João Florêncio, Professor in Gender Studies Can you tell us a little about your background?
– After graduating from the doctoral programme in Visual Culture at Goldsmiths, University of London, I worked in the department of Languages, Cultures and Visual Studies at the University of Exeter, in the UK. I would situate my work at the intersection of cultural studies, visual culture, queer studies and science and technology studies.
– My main interest is to understand how sex media such as pornography, biotechnologies, and sexual practices all come together to shape distinct sexual cultures that play a crucial role in shaping our identities. Because the focus of my work is queer sex cultures, my work tries to unpack how queer bodies, subjects and lifeworlds come into being, how they are mediated, contested, and how they come to matter ethically, politically, and socially.
What made you apply to the professor's position at the Department of thematic studies?
– I applied because I really treasure environments that are interdisciplinary by design. “Interdisciplinarity” is a term with a lot of currency in academia today, yet seldom do we find places where interdisciplinarity has been thought structurally to become the pillar where a particular scholarly environment was built.
That is the sense I got from the Department of Thematic Studies; namely, that interdisciplinarity is not an afterthought but an a priori. That is very appealing to me as someone who has never felt truly at home in any traditional disciplinary environment.
– And then, obviously, Tema Gender Studies has a really excellent international reputation, and I hope I can contribute to further its international relevance and impact.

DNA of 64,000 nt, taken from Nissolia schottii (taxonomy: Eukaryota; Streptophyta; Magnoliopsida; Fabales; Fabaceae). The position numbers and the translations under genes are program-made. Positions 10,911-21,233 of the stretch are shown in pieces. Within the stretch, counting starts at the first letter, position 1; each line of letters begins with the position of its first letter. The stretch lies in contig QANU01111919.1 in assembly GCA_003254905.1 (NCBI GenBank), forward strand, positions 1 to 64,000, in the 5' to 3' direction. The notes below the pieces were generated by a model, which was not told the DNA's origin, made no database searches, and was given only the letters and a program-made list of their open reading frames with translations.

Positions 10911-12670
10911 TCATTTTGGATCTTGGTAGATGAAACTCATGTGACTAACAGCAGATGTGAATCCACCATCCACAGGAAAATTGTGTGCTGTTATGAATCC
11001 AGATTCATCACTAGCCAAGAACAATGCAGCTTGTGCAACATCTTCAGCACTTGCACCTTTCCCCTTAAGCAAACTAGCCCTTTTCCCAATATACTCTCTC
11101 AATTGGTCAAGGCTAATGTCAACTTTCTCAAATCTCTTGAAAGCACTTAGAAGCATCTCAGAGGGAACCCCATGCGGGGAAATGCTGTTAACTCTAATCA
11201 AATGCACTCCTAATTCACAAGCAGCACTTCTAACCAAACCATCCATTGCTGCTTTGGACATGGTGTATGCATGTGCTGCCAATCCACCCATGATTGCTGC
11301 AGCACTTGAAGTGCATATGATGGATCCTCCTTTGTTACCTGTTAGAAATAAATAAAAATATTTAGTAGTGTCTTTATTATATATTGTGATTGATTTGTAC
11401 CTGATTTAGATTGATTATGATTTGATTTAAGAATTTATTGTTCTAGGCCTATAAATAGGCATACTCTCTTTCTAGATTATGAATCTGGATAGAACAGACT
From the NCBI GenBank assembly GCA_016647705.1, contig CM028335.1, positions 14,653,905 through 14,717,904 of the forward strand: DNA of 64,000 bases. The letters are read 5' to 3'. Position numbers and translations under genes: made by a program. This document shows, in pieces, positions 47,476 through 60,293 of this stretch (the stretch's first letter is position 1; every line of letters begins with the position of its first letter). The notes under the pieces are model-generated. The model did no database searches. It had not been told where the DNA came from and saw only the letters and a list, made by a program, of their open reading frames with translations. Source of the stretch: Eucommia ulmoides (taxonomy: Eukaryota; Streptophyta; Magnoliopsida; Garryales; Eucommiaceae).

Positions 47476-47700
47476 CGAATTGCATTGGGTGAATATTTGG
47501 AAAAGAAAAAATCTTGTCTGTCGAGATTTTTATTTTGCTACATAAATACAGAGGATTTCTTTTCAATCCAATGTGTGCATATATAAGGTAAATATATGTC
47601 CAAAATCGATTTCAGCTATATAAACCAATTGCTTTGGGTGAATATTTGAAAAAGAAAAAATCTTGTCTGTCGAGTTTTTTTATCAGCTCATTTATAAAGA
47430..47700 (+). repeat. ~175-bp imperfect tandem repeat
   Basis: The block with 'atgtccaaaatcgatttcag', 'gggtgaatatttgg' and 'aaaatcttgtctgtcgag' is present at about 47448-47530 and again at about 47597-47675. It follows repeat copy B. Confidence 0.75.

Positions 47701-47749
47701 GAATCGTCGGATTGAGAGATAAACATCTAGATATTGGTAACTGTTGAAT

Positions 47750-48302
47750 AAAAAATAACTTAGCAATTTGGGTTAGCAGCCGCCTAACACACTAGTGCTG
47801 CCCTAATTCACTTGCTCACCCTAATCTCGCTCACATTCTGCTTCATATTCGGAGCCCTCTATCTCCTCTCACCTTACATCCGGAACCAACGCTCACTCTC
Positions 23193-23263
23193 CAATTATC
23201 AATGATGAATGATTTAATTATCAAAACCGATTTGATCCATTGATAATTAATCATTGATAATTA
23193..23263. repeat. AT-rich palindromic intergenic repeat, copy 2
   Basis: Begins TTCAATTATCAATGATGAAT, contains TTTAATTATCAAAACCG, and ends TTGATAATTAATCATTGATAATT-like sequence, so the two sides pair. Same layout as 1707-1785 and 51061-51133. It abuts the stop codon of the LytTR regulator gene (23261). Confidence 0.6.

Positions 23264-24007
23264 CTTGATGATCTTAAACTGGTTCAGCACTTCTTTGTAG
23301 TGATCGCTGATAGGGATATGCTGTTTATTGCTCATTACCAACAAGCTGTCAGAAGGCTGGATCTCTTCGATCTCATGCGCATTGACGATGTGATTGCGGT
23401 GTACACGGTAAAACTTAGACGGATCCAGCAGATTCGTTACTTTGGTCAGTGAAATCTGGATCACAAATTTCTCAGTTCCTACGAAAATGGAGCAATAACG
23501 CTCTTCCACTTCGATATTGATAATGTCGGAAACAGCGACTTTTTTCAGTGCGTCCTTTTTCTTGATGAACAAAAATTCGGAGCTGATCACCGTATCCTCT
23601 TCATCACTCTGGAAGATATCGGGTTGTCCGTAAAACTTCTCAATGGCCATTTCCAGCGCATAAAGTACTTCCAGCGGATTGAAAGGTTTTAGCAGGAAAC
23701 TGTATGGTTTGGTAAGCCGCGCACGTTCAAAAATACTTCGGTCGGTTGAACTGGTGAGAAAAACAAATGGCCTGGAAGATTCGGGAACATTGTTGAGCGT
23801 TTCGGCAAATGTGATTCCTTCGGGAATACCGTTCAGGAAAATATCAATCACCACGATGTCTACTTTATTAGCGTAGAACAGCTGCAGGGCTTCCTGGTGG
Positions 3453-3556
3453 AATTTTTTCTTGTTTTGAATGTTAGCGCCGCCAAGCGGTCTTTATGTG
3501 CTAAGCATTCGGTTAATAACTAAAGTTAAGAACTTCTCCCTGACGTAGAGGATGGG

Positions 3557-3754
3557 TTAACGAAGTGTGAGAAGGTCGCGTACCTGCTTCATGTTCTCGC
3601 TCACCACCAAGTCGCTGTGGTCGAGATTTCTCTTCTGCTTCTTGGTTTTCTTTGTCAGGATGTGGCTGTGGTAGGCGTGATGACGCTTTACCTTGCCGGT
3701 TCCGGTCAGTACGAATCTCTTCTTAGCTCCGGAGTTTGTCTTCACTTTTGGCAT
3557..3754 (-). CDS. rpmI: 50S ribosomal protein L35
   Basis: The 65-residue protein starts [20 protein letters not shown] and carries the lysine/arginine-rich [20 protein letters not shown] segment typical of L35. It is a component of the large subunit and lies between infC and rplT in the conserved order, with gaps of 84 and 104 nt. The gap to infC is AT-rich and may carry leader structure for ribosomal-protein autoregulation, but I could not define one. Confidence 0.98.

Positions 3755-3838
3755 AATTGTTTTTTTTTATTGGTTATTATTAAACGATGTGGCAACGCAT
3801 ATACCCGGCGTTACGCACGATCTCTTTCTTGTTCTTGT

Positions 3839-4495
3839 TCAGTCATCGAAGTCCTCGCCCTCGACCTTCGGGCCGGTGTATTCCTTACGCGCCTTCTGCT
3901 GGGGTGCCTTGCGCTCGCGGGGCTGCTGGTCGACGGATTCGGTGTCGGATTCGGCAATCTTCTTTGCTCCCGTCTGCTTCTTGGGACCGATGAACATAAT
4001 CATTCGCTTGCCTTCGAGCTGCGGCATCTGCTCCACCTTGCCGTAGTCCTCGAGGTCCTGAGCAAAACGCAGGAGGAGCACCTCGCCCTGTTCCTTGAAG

What will you be working on at Linköping University?
– At LiU, I will be introducing and developing a new research strand on sex media and sex cultures at Tema Gender Studies. This will start humbly with myself and my new doctoral student, but the plan is to secure funding for the team to grow.
– In terms of my own research, I will be starting a new project for which I received funding from the Arts and Humanities Research Council while still working in the UK. It’s a four-year project with co-investigators at Birmingham City University and the University of Exeter, and Berlin’s Schwules Museum and London’s Bishopsgate Institute as project partners. The project is called “The Europe that Gay Porn Built, 1945–2000,” and it will critically examine the ways in which the growing transnational circulation of gay male erotica and porn magazines contributed to the development of a transnational sense of identification and belonging among gay men in Europe.
– In the meantime, I am also co-writing an experimental autotheoretical book on queer cruising, which should hopefully come out next year. Then, of course, in my space time I will be working on my Swedish, which is currently inexistent.